November 8, 2013
Somewhere in Calaveras County, he agreed to take a CBS13 photographer, producer and reporter on a hike through his property.
He and his men are all armed, with one serving as lookout.
“That way if we get in trouble, he can get us some help,” James said.
“You just don’t know if you’re to run into somebody that wants to shoot you or stab you,” the rancher said.
He’s talking about the Mexican drug cartel that investigators say has moved onto his land.
The cartel’s merciless, menacing and brutal drug-related crimes in Mexico have been chronicled in international news reports.
Now they are his neighbor—low-level workers hired by drug lords to grow marijuana on James’ 2,100-acre ranch more than 1,200 miles from the deadly border town of Juarez.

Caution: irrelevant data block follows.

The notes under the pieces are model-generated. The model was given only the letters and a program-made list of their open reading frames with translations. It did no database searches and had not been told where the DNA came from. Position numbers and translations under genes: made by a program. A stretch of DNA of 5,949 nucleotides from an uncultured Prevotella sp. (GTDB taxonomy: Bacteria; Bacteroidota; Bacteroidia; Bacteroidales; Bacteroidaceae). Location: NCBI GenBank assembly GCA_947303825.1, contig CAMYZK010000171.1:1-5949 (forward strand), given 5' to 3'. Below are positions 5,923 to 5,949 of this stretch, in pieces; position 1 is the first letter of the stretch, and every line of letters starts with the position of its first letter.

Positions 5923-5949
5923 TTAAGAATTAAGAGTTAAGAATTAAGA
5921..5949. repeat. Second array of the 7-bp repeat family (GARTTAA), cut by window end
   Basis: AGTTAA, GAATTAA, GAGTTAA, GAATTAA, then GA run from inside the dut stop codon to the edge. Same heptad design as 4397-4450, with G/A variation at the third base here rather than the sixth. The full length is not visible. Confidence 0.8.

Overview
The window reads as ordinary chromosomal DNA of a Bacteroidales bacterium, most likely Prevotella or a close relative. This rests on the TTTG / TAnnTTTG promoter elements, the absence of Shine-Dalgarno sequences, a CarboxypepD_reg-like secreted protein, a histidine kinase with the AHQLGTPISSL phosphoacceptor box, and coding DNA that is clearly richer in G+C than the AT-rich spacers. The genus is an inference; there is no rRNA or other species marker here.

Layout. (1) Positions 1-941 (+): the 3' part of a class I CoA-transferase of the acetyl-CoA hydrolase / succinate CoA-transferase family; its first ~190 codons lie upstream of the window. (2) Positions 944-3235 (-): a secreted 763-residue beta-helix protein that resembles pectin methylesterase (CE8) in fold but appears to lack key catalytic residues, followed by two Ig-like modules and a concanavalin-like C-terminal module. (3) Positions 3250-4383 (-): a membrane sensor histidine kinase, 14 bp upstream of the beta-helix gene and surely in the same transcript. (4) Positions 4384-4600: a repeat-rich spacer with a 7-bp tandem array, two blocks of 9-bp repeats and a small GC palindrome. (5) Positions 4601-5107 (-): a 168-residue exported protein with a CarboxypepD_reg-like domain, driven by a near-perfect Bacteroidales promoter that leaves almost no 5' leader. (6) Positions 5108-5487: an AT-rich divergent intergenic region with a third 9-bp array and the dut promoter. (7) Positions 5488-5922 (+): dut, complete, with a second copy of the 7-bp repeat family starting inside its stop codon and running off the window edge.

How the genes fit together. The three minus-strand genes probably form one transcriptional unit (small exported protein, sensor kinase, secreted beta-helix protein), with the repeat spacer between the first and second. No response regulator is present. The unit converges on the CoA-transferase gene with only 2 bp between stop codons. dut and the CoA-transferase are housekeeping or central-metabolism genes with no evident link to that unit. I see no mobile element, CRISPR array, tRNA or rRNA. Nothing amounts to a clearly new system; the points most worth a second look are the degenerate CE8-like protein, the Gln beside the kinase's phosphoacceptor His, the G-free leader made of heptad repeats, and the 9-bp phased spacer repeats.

“As soon as we saw that it was a grow, we backed out of here,” he said.
James found the first marijuana grow after discovering tire tracks and footprints. There were a thousand plants up to six feet tall. Calaveras County Sheriff’s investigators got rid of that grow.
But there’s more to the nightmare for James.